WorldStage Newsonline– The Nigerian Content Development and Monitoring Board (NCDMB) is set to blacklist firms that consistently defaulted in the remittance of one per cent deduction on every contract awarded, according to its Executive Secretary, Mr Simbi Wabote.
Speaking at the Nigerian Oil and Gas (NOG) Conference in Abuja with the
theme of the conference is: ‘‘Promoting Investment and Collaboration in Nigeria’s Oil and Gas Industry”, Wabote said it was worrisome that some oil and gas firms had consistently defaulted in the remittance of the one per cent deduction.
NCDF is one per cent of every contract awarded to any contractor, sub-contractor, alliance partner or any other entity involved in any project, operation activity or transaction in the upstream sector of the Nigerian Oil and Gas Indus try.
The money will be deducted at source and paid into the NCDF account.
Wabote said that such companies should be ready to face the full wrath of the law.
“As a further step to blacklisting the defaulting oil companies, in order to serve as a deterrent to others, the Board is carrying out a forensic audit to determine the actual number of defaulters.
“It will determine how much is being owed, and how much they are expected to have paid, and the report will be forwarded to the Economic and Financial Crimes Commission (EFFC) for possible prosecution and debts recovery.
‘‘You cannot believe it that some companies, including International Oil Companies (IOCs), indigenous firms, contractors and operators are not paying these funds.
“We are getting close to where we will hand them over to the relevant prosecuting agencies.
“To enhance accessibility to the fund, the Board in July 2016, signed a Memorandum of Understanding (MoU) with the Bank of Industry (Bol) to establish the NCIF,” he said.
Wabote said the Nigerian Content Intervention Fund (NCIF) provides long term facilities to contributors to NCDF on the basis of all-in eight per cent interest rate.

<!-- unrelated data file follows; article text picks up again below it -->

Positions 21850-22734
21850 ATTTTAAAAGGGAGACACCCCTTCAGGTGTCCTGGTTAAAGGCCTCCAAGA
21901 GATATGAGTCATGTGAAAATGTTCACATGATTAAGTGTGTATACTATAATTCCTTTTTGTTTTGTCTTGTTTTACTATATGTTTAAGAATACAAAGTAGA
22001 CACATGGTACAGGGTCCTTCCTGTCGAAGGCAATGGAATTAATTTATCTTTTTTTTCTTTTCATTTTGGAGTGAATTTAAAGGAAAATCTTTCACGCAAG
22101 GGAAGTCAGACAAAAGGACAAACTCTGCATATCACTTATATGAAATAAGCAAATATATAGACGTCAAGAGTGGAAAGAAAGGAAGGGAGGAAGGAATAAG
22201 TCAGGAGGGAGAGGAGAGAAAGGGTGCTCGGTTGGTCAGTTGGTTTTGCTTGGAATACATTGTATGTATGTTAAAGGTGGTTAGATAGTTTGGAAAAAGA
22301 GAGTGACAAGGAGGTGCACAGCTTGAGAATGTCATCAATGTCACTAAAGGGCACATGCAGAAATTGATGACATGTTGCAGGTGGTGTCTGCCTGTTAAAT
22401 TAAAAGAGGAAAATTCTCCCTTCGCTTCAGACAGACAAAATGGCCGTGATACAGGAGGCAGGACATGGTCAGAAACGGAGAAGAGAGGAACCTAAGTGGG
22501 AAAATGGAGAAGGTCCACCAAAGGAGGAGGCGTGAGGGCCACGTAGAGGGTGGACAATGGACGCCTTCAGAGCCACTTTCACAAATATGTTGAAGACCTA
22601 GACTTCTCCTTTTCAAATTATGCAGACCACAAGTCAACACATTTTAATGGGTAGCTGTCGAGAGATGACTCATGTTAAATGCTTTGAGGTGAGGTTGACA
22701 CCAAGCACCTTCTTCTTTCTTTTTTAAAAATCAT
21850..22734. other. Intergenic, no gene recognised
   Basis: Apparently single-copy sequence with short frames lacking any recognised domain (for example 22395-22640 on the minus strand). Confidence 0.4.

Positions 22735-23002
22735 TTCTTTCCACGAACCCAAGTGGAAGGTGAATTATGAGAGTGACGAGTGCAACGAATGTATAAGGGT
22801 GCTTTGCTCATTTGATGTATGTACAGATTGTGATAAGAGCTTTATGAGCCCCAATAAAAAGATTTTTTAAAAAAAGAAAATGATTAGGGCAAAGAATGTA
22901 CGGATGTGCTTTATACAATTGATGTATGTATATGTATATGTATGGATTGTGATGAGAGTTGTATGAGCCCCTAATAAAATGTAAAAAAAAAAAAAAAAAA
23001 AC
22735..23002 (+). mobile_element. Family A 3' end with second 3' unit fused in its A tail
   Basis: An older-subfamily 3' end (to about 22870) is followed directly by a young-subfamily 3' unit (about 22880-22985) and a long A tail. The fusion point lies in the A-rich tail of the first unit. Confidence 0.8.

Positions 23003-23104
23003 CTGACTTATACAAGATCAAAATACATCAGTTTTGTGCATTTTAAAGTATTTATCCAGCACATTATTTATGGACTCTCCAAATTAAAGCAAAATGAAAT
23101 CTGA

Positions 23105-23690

“The NCIF is a component of the NCDF to meet the funding needs of indigenous manufacturers, service providers and other key players in the Nigerian oil and gas industry,” he said.
Wabote also said that Nigerian companies have so far accessed 160 million dollars out of the 200 million dollars NCDF to build capacity.
He said the 200 million dollars NCDF domiciled with the Bol had been a very successful scheme with only 40 million dollars left.
According to him, the fund has helped the agency to support investment in collaborating with Bol and other stakeholders with the roll out of the 200 million dollars NCIF.
He also said that the fund had helped to establish modular refineries, while the board had been able to exit appropriation to become a self-funding agency of government.
‘‘When I took on this responsibility, I discovered that NCDMB was getting one per cent deduction from oil and gas contracts from operators.
“But it was still relying on the Federal Government for appropriation, and I felt something was not right and I said we cannot work that way.
“So, in line with the former Minister of State for Petroleum Resources’ mandate that all agencies must be self-funding, we decided to key into that vision.
“By 2018, we exited appropriation. At the moment, they don’t discuss appropriation for NCDMB in the National Assembly.
“We only go through the approval process with the Federal Government and the National Assembly for whatever money we need to spend.
“So, if we are self sustaining, we must go out there to recover to the last penny, all monies owed the board, otherwise, we may get to a point where we will not be able to pay our salaries or carry out our mandate as a regulator,” Wabote added.